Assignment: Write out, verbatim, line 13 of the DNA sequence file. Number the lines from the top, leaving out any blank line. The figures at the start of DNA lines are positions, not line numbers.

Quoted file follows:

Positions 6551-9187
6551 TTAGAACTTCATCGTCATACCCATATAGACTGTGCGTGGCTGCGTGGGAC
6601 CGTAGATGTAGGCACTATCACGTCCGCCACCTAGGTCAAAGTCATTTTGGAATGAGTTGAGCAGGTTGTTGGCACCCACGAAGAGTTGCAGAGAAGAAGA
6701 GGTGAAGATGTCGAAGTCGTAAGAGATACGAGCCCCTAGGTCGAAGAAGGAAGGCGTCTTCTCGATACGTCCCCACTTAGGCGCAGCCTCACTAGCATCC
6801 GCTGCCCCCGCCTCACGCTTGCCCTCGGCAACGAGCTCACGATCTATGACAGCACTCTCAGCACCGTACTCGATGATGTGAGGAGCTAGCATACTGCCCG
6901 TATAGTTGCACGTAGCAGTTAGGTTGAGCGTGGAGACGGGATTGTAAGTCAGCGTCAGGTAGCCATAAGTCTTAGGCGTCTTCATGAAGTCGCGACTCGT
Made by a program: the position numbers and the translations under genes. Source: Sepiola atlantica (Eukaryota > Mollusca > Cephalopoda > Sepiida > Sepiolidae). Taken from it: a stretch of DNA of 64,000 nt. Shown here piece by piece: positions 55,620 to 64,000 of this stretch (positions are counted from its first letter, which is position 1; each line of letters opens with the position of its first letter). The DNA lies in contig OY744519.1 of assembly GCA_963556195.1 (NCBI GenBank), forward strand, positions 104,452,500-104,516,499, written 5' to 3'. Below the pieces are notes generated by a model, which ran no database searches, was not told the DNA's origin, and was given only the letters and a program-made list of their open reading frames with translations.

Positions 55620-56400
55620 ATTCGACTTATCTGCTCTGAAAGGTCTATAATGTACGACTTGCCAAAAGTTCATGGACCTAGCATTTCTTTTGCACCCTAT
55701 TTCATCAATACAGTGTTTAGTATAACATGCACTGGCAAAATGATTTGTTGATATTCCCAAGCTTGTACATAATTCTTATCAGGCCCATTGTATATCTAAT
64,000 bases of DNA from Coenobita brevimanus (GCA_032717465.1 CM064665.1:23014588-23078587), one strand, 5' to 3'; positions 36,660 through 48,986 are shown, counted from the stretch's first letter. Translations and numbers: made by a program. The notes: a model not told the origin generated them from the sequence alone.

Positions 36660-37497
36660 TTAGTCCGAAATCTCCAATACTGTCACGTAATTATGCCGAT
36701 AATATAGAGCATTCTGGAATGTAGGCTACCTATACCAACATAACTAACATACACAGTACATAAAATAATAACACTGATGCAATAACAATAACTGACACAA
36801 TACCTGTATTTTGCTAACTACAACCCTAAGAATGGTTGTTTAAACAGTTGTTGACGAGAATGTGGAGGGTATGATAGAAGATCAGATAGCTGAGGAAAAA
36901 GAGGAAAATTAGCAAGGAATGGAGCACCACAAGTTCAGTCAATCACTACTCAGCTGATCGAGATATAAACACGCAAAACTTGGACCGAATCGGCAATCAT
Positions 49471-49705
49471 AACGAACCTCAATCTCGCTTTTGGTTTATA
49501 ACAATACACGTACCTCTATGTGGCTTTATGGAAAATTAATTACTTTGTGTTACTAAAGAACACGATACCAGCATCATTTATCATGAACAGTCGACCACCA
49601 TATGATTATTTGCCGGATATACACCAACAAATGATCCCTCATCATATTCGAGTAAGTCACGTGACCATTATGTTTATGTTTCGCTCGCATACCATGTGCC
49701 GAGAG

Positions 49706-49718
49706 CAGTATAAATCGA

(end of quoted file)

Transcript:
36660 TTAGTCCGAAATCTCCAATACTGTCACGTAATTATGCCGAT